This is a 3-star Michelin restaurant that I refused to go to for many years even though I’ve visited NYC many times and have been to all the other 3-star places at least once. Masa, located at One Columbus Circle where you can find some of the most expensive shops in the world, is located next to Per Se, another Michelin 3-star in the city (sister restaurant of the legendary The French Laundry).
Why was I so reluctant to visit Masa?
Sure, it is an exclusive sushi counter place where the sushi chef (Masayoshi Takayama) will handcraft you each piece of sushi one by one, but why would I pay an extortionate price in NY to have some fish imported from Japan when I already frequently visit top sushi places in Japan myself. Also, the reputation Masa has primarily makes it a hangout for Wall Street bankers, not necessarily a place for foodies. Not only is the sushi not spectacular enough to be worth breaking the bank, it has a NO PHOTO POLICY. There’s not much you can get away with here because not only do they mention this policy in the reservation confirmation and in a reminder when you arrive, they also have excessive staff monitoring the dining area. There’s constantly a guy behind overlooking us, and one from each side, just for the counter seats of 8 diners that night. And you don’t want to upset the chef since he’s the one making you the food. It’s a Japanese restaurant, so the classic hospitality rule that the customer is always right goes out the window. In Masa, the chef is the boss. He sets the rules, and you follow them. Lots of my good foodie friends came here and ignored the no-photo policy only to end up being embarrassed by the staff- spoiling a very expensive dining experience. The food options follow this too, as the menu is “omakase”. Essentially, you are made subject to the chef’s whims and ingredients which are available the day you are dining. As much as I wanted to check Masa off my 3-star list, I had managed to stay away until this experience.
So why would I decide to go?
I didn’t. Going to Masa had not been my original plan. In fact, I was supposed to be dining at the Chef’s Table at Brooklyn Fare, a revisit to one of the most frustrating but best food experiences I have had in the US. The reservation was booked and pre-paid two months ahead before I booked my flight. But disaster struck when I landed that morning and received an email from them saying they had to close the restaurant that night due to technical difficulties. After rounds of debate over the phone, there was no compensation but a refund of my deposit. Since I was determined to have a Michelin 3-star dinner that night, I called up all the 3-star restaurants one by one to see if I could strike any luck in getting a last minute booking for myself. Masa was the only place that actually had a seat, a space for just one person at the sushi counter bar left. So I gave in to Masa in the end!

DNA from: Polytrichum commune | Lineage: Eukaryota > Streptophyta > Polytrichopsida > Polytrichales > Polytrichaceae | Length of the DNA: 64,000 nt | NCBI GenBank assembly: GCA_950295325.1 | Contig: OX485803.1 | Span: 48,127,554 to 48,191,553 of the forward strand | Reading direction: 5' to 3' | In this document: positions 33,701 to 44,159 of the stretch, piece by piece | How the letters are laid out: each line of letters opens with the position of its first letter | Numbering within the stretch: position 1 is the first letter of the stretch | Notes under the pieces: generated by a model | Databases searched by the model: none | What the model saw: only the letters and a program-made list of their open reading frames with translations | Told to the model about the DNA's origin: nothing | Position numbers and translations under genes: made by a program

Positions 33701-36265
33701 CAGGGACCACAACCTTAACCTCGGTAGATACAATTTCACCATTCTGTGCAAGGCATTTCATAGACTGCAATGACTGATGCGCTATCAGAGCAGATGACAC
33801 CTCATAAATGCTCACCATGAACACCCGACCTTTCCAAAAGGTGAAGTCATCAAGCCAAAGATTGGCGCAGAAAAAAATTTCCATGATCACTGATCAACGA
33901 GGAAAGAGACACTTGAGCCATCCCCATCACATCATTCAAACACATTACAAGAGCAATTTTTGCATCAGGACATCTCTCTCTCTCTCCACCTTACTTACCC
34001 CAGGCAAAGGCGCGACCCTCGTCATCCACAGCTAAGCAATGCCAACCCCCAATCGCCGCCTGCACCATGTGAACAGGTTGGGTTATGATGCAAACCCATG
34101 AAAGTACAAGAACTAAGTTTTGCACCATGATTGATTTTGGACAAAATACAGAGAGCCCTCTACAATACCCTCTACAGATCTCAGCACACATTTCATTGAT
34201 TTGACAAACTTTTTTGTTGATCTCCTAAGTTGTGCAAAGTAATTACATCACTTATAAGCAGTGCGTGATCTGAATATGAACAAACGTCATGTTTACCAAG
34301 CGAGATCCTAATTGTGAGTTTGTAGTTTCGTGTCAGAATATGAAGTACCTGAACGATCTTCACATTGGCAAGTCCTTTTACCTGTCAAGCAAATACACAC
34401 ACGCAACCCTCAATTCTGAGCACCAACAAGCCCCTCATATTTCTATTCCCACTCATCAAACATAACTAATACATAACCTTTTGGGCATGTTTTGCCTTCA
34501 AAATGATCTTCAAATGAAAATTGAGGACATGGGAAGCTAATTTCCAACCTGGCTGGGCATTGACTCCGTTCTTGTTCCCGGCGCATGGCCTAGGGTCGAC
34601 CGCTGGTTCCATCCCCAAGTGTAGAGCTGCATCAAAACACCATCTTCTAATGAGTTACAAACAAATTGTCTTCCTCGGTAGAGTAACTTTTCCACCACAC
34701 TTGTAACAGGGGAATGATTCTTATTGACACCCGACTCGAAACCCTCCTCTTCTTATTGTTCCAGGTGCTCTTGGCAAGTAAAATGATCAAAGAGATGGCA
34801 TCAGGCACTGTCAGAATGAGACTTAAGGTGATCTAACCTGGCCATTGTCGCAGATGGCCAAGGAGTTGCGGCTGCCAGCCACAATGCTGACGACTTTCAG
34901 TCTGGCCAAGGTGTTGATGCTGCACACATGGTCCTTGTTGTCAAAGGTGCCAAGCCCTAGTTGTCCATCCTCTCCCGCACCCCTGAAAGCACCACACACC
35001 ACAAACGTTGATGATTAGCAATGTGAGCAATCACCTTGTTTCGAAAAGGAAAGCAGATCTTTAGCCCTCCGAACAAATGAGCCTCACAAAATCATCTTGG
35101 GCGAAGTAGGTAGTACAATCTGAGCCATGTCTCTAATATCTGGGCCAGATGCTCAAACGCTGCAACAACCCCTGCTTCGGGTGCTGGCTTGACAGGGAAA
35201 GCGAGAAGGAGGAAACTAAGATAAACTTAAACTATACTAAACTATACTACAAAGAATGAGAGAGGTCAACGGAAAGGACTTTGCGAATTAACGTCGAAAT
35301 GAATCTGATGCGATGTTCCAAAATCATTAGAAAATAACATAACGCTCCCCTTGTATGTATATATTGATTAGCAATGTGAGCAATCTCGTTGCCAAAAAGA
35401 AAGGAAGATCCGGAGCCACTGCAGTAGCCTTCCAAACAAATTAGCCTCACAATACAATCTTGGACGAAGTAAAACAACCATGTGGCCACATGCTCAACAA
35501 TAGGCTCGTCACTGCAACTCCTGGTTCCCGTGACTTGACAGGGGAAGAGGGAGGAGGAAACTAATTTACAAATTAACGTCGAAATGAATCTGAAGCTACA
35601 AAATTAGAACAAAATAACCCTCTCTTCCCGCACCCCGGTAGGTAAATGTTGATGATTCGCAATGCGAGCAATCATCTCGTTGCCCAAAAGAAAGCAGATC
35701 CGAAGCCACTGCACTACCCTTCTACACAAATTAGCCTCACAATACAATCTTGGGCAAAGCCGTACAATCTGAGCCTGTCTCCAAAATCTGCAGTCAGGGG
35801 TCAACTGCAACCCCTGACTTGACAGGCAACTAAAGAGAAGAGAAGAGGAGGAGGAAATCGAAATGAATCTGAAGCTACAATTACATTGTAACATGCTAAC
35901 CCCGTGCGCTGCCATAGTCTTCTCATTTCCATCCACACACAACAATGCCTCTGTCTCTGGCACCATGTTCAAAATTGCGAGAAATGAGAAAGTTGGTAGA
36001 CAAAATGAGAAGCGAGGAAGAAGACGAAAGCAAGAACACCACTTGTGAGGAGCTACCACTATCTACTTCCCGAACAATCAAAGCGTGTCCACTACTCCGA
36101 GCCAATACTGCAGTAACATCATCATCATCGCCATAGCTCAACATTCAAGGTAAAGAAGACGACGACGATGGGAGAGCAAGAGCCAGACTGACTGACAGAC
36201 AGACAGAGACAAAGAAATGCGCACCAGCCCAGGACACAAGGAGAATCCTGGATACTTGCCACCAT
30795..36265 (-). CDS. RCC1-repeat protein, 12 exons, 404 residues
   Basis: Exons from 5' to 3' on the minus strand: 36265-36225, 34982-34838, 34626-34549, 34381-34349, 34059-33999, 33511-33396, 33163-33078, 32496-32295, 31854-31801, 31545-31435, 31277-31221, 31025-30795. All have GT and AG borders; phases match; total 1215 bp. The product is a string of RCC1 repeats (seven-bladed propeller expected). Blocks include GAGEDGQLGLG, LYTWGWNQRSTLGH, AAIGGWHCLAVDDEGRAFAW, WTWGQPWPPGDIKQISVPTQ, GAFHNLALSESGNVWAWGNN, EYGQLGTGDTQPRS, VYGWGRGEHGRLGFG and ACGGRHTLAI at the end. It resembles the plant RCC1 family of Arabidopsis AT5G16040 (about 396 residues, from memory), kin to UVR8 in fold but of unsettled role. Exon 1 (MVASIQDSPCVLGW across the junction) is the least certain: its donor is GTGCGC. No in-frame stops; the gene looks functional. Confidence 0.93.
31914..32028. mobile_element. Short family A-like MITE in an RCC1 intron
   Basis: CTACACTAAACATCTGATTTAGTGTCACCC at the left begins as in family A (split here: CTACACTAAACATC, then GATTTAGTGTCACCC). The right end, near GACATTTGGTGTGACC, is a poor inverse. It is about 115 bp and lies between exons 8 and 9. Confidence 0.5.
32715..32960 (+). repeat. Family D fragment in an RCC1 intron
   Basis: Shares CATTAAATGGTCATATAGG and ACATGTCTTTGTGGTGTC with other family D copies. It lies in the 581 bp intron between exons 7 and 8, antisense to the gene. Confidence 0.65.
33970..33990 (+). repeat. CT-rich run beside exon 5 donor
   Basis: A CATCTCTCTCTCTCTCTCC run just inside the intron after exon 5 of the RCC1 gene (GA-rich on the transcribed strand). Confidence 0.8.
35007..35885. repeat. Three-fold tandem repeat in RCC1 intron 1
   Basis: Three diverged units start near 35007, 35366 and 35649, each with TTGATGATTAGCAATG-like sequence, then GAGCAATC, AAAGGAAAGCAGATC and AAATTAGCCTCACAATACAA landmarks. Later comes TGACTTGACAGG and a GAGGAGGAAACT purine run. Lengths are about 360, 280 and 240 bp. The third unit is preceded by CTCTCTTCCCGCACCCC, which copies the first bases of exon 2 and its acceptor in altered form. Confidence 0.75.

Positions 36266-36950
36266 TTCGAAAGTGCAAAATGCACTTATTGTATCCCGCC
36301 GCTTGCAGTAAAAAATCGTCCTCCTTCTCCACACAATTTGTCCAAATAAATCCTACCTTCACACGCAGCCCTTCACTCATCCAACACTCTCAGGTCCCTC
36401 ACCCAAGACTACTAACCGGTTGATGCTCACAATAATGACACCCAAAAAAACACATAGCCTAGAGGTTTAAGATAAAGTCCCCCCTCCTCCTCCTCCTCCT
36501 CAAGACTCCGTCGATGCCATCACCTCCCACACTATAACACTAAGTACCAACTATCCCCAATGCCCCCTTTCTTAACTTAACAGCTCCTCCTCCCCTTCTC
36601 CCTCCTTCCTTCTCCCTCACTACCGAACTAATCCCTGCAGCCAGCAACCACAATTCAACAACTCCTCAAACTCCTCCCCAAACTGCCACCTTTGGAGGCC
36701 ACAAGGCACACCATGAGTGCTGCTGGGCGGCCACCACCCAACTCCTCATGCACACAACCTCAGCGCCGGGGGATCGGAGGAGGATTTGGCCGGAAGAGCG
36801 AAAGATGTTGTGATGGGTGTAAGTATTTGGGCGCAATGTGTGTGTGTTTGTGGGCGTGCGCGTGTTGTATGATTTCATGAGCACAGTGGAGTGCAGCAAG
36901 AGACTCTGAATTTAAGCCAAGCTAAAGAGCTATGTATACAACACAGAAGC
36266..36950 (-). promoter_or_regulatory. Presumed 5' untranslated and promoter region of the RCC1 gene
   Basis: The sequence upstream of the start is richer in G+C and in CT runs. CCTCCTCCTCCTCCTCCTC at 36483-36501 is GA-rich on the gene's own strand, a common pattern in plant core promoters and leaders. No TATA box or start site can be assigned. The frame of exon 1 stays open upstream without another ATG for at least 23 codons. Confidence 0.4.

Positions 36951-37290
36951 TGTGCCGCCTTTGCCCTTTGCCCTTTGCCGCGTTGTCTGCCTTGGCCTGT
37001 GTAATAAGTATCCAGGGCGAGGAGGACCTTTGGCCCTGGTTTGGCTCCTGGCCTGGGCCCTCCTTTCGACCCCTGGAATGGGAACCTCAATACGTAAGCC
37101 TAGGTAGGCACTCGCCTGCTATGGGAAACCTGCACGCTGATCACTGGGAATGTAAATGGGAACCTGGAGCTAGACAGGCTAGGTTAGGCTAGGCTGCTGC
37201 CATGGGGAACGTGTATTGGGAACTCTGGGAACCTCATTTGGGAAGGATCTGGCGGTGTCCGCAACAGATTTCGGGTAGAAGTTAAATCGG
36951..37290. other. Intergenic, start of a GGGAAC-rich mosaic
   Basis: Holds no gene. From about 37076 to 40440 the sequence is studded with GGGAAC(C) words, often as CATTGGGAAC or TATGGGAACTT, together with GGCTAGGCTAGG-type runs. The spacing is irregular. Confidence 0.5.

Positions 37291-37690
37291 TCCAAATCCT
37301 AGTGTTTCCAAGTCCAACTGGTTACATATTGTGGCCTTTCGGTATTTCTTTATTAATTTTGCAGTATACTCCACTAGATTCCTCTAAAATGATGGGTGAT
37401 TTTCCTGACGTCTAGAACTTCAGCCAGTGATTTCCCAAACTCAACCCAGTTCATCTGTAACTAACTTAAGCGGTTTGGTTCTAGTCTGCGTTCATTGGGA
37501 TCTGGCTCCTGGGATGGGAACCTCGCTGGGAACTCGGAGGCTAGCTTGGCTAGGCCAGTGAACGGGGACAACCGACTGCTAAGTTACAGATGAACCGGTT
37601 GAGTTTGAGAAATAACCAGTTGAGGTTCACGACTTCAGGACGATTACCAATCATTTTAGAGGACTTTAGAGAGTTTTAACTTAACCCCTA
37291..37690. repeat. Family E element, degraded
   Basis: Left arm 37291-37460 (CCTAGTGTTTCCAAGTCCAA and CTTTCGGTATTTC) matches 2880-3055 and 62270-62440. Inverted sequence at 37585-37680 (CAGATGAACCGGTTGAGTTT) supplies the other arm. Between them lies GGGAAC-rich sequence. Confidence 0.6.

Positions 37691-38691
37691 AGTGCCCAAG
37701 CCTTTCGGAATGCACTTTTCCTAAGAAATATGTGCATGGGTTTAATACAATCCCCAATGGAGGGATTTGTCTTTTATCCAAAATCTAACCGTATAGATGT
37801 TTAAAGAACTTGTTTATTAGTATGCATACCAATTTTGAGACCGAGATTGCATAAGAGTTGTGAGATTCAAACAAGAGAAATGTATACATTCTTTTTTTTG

How was the experience?
I did obey their no-photo policy (almost wholly until near the end) and purely set out to enjoy the food there. In Masa, your seating in the restaurant can affect your experience. I was sat in the middle of the counter/bar, with two couples on my right. Both were there for a birthday celebration, and surely Masa lived up to their reputation as on my left was one Singaporean banker entertaining his two blonde girlfriends loudly and also while clearly being very tipsy from bottles of Champagne. He seemed to be a frequent enough diner to the extent that he simply asked the staff to charge the bill to his account and they walked off.
The meal began with a few starters. This included his signature caviar on o-toro (photo from their website) followed by sushi made by the master himself… tuna, fluke, sea bream, snapper, squid, sweet shrimp, Spanish mackerel, seawater eel, sea urchin, etc… all were pleasant, very well made. It contained the right amount of rice with a hint of rice vinegar, and each piece of fish was as fresh as expected, but nothing out of the ordinary. Although the aforementioned Japan-imported fish was carefully prepared, I didn’t feel as if it was made special. The portions were also meagre. Finally for dessert there was a choice of yuzu sorbet, buckwheat tea ice cream, and matcha crepe cake. At this point I was very direct and said “I am still hungry, so please bring me all three desserts”. At least they had no hesitation in affirming my request. The first two desserts came presented in rustic glass bowls laid on wooden dishes, perfectly circular orbs of flavour. The crepe cake was equally simple in presentation: even layers of delicate matcha crepes laid onto a similar shade of green ceramic.
Yes, Chef Masa was onsite; yes, he was hands on in making the sushi himself; yes, there were caviar and truffles; but US$700+ mainly for 14 pieces of sushi (plus a modest small bottle of sake the bill was close to US$800) is a robbery. I suppose no one is to blame in this instance as I practically volunteered myself for it. I can’t help feeling that these prices are a little too much for what is being offered. There are plenty of other more reasonably priced sushi restaurants that bring just as much quality in their dishes. Well, at least I checked one more Michelin 3-star off my list.